But he went further than mere surprise. “Soon I saw my atheism for what it is: an intellectual belief most accessible to those who have done well.” Woah! I couldn’t believe his guts then, and I can’t believe them now. In a world in which ‘de-conversion’ narratives seem to grow sexier with each passing day (just peruse latest issue of the New Yorker if you don’t, er, believe me), no one wants to surface the privilege component—to say nothing of social class. But it’s getting harder and harder to ignore.

How can we be more accepting and welcoming of the least? How can we recognize the effort to keep up the facade isn’t worth it? Take up and read. Be encouraged.


That’s it folks. Have a splendid weekend.

The Smile of the Father

My son, a six-year-old with more energy than I ever remember having, did something pretty normal today. But I noticed keenly the way it made me feel. It brought a smile to my face and I wonder if that is how it is as we stand before God and try to squeeze out a life.

He had finished his lunch and was immersed in one of his favorite shows, “Brick by brick” which is a series where you simply watch a guy build lego sets. But then his watching turned into creating. He asked his mom to video him, or at least set it up, and the next thing I heard was “I am Ewen and today we are going to build a lego 100…”

On his own, desiring to bring to life his set of legos and somehow inspire others by filming it. Now, I doubt anyone will ever see the video. But his effort brought a smile to my face. There is something about witnessing your child come into his own, to recreate and create from scratch that stirs your affections, warms your heart, makes you feel human.

This, as meaningful as it is to me as a father, is just a glimpse in the joy the ultimate Father has when those he created live for what he has called us. In fact, in Christ, the smile of the Father is always on you. The smile of an unexplainable joy. The smile of assurance. The smile of correction and care. Always meant to comfort, spur on and draw home his children.

From my smile to his. What a life it is we get to live… Let’s keep going.

Passing on Passivity

Therefore we must pay much closer attention to what we have heard, lest we drift away from it. For since the message declared by angels proved to be reliable, and every transgression or disobedience received a just retribution, how shall we escape if we neglect such a great salvation? It was declared at first by the Lord, and it was attested to us by those who heard, while God also bore witness by signs and wonders and various miracles and by gifts of the Holy Spirit distributed according to his will.” Hebrews 2:1–4 (ESV)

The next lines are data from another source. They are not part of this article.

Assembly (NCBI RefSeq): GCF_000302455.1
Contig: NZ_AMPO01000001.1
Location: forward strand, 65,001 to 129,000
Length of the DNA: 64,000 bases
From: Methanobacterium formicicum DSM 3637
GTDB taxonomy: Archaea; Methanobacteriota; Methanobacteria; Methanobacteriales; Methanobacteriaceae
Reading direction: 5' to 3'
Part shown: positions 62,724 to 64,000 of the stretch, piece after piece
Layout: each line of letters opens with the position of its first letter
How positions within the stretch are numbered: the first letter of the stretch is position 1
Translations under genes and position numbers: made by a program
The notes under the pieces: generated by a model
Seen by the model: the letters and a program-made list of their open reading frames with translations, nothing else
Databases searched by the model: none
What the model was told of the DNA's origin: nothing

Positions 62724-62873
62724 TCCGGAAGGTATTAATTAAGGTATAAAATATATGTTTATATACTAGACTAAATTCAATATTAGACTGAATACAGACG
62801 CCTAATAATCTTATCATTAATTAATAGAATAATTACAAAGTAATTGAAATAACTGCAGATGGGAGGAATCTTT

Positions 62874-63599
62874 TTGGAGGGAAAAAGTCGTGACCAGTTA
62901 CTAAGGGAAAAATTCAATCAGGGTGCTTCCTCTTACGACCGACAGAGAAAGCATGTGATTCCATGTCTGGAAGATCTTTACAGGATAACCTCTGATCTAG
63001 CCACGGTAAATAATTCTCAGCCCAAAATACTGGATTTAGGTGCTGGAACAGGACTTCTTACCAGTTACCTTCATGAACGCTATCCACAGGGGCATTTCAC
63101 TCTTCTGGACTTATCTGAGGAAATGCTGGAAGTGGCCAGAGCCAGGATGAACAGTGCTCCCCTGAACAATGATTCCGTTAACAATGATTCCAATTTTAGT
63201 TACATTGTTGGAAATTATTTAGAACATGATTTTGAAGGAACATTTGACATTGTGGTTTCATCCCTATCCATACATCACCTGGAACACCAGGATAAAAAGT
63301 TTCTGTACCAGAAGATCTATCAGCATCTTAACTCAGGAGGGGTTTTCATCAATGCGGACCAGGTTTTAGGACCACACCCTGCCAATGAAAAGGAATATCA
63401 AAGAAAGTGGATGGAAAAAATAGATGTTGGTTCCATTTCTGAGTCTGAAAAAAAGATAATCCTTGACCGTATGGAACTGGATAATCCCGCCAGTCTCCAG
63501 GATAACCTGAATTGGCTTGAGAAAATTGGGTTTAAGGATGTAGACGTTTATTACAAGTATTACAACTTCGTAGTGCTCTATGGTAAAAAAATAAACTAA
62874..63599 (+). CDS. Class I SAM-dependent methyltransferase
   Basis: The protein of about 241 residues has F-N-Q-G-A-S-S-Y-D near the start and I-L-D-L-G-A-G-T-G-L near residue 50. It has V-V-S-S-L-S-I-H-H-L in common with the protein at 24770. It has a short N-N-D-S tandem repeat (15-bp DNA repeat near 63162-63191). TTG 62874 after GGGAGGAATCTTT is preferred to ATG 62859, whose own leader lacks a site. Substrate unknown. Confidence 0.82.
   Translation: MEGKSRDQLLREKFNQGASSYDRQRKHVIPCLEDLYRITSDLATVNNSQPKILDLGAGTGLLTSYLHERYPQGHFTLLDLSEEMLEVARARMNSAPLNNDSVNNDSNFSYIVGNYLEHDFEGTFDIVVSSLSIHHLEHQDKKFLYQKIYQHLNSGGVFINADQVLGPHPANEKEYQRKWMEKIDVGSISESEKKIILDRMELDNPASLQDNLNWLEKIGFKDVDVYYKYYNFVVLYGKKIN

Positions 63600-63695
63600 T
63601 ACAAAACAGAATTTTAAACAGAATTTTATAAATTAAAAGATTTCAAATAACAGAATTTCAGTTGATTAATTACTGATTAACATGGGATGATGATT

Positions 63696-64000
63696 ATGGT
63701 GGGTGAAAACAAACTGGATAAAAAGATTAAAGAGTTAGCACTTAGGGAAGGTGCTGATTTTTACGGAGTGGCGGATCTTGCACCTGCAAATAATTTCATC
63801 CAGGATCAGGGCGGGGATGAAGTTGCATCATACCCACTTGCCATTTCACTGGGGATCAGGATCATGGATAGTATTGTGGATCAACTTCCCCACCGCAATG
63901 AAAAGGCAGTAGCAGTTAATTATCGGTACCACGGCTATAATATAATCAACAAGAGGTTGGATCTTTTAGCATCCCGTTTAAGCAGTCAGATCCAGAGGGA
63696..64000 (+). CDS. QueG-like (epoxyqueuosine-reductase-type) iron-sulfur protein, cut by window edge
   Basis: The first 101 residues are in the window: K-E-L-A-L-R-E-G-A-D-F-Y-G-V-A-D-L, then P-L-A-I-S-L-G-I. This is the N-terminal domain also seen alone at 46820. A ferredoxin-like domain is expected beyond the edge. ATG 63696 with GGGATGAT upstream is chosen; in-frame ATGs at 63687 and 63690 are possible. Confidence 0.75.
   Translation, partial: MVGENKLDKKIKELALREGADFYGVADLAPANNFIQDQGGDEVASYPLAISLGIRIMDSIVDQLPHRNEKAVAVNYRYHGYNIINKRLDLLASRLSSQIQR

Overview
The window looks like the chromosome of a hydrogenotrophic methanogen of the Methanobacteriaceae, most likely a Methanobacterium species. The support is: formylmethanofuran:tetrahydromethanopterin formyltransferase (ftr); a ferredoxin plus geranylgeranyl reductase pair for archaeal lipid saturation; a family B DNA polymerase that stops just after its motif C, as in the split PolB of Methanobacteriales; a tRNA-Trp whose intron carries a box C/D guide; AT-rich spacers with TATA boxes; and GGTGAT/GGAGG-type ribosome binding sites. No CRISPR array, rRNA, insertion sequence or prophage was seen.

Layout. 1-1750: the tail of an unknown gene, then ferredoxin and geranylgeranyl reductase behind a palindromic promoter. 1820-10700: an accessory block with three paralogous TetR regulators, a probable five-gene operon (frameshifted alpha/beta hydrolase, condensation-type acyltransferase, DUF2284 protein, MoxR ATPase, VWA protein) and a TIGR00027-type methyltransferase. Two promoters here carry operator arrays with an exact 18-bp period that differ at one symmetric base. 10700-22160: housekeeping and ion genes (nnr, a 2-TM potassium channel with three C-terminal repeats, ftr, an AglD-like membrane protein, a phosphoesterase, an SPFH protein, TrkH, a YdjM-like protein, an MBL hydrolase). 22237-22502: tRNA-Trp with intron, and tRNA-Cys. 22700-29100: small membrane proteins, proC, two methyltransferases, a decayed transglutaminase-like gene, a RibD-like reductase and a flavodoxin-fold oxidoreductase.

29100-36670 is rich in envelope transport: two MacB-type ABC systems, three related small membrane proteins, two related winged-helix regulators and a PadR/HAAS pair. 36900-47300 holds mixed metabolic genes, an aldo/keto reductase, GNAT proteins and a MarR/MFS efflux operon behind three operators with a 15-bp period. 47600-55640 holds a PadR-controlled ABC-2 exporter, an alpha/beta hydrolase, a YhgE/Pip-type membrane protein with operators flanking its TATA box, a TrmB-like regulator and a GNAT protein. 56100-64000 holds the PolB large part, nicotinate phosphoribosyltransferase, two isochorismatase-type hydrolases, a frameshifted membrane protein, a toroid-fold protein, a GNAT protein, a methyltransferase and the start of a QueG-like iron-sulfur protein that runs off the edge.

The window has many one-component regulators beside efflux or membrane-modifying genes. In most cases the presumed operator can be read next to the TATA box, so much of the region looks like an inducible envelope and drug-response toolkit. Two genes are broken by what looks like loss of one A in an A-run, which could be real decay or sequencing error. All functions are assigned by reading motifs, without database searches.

One conversation I always bristle at, and have had often, goes a little something like this: “I still love Jesus and I know I am saved, but since it is all about grace I don’t NEED to study Scripture or talk to other Christians about my faith, I don’t NEED to come to church on Sundays…”

As you can imagine this conversation is usually with someone that has stopped attending the gathering of the saints, or refuses to participate in small groups, or is confounded by their lack of growth and hope when they have no “Scriptural diet.” And I get it, I feel the same pull toward passivity all the time.

But this is not what we are meant for when we respond to the glorious good news of Christ’s life, death, and resurrection for us. We are meant to press into it not be passive about it.

Calling it mining the depths of the gospel or whatever you prefer, just dive into it and keep going. As the author of Hebrews offers, “we must pay much closer attention to what we have heard, lest we drift away from it.”

That’s the danger, drifting. Assuming and eventually losing the hope you have in the justification granted by Jesus, and certainly no experience of the sanctification promised. We even lose a sense of truth as we wander distracted by the lights and voices of our world.

If you find yourself tempted in this way, take up and read, see Christ in Scripture and in the community of believers around you. Find people that will stay on the journey with you. Pay attention to the gospel because you are prone to forget it. Do everything you can to prevent drifting away. Pass on the passivity.